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Virginia hits $2 billion in sports wagers, expects to license five additional companies soon
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Virginia hits $2 billion in sports wagers, expects to license five additional companies soon

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Man betting on sports with smartphone

The Virginia Lottery has licensed 10 companies to take sports bets in the state, and an additional five are expected be entering the market soon.

Those extra slots were the result of a General Assembly action in the spring, and the lottery said during its board meeting this week that it was currently vetting applicants for those spots.

Sports betting has already proved wildly popular in the state, and September ended with the state having recorded $1.965 billion in wagers since legal sports wagering started in January, meaning the state crossed the $2 billion mark sometime in early October.

Market share has remained fairly steady during that time, with FanDuel continuing to dominate with 45% of gambling activity in the state.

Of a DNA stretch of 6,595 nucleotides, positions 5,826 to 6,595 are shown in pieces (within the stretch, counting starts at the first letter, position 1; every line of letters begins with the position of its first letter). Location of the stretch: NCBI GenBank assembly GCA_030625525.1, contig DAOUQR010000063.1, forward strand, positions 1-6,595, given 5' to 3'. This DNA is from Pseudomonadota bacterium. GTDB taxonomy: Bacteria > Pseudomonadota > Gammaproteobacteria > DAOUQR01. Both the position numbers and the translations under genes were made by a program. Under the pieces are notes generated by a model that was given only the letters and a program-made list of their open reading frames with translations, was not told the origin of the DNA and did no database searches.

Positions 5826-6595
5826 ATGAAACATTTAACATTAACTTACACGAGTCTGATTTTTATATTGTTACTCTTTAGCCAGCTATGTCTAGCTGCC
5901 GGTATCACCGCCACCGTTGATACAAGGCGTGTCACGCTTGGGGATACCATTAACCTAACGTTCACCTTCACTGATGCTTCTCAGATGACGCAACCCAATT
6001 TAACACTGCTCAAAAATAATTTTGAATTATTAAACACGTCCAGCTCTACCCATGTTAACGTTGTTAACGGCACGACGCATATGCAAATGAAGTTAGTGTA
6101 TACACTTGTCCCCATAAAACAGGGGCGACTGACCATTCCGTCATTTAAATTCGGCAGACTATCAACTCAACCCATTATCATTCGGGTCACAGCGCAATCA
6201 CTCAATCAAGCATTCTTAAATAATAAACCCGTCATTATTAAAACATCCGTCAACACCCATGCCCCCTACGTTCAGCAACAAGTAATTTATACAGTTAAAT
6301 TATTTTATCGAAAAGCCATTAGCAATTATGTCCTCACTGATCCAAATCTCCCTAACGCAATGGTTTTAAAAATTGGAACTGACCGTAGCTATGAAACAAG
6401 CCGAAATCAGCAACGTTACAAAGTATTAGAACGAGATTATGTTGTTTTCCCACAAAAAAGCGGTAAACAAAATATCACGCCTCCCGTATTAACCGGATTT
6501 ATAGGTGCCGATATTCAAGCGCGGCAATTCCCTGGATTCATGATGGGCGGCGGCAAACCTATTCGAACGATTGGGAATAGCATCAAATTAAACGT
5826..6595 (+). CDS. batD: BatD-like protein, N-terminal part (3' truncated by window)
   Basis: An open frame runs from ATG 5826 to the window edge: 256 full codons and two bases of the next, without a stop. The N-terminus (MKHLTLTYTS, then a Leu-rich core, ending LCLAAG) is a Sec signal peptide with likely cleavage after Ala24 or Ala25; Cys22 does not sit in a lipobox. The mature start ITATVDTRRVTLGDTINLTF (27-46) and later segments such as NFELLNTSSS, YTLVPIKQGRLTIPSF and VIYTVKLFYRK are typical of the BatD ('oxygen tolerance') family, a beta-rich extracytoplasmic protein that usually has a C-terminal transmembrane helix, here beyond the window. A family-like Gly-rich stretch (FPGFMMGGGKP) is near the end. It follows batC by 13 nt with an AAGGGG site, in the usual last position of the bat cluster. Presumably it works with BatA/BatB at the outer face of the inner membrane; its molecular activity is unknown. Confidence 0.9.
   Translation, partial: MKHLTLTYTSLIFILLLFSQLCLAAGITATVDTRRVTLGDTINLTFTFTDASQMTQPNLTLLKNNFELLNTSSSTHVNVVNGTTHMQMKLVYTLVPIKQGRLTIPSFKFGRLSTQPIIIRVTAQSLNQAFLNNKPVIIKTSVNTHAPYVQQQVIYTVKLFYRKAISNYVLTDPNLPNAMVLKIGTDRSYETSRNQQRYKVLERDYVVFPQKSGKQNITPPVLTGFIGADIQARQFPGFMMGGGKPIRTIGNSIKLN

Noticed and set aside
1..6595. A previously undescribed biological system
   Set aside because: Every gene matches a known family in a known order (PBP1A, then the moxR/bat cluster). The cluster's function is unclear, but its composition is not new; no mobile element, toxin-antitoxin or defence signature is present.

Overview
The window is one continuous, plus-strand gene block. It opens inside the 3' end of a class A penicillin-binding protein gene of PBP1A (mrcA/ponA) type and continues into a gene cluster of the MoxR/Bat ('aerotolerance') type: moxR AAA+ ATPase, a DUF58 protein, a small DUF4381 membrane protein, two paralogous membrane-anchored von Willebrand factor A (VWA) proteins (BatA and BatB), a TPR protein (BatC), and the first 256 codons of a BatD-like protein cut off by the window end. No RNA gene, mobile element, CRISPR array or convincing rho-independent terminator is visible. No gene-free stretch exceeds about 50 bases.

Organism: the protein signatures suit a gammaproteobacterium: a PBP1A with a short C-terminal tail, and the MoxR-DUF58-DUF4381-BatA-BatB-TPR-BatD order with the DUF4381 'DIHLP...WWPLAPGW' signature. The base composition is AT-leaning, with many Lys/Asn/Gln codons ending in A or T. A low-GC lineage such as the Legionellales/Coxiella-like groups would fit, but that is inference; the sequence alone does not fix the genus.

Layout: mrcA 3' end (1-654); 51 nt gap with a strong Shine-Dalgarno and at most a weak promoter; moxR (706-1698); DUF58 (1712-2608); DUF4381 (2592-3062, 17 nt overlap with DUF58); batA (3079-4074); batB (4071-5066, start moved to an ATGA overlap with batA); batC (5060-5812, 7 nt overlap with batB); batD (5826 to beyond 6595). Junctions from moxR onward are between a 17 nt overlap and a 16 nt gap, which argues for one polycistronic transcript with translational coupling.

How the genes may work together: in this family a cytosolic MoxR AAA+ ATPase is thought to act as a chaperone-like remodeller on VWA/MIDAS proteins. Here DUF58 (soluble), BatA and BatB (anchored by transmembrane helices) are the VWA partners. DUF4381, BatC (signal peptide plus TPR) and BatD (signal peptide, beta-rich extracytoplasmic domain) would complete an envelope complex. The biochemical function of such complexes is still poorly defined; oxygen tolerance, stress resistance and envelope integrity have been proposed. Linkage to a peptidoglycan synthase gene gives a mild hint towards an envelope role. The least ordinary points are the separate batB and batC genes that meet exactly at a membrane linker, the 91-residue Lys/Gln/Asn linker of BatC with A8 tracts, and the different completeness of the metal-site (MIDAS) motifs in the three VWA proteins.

DraftKings was second with 26% of the market, while BetMGM is third with 18%. Caesars is fourth with 8%, the only other operation with more than a sliver of the betting activity.

The state has collected $12.6 million in tax payments from operators, a number that is lower than it will be in future years because companies are allowed to write off promotional expenses as they enter the market and aim to attract new customers.

During the briefing, Gina Smith, the state lottery’s deputy director for gaming compliance, said there have been two compliance actions taken so far for operators who have not followed the state’s regulations.

In the first, an operator, whom the lottery did not name, failed to correctly screen bettors to make sure they were located in Virginia.

The second was an operator who didn’t properly vet new customers against a voluntary self-exclusion list that the lottery runs.

The first violation resulted in a $150,000 payment to Virginia’s Literary Fund. The second resulted in a $10,000 payment to the Literary Fund as well as $10,000 to the Virginia Council on Problem Gambling.

Smith said in her presentation that both violations were self-reported by the companies. The lottery also conducts periodic audits, but the companies were the first to alert the lottery of the violations.

mphillips@timesdispatch.com

(804) 649-6546

Twitter: @michaelpRTD

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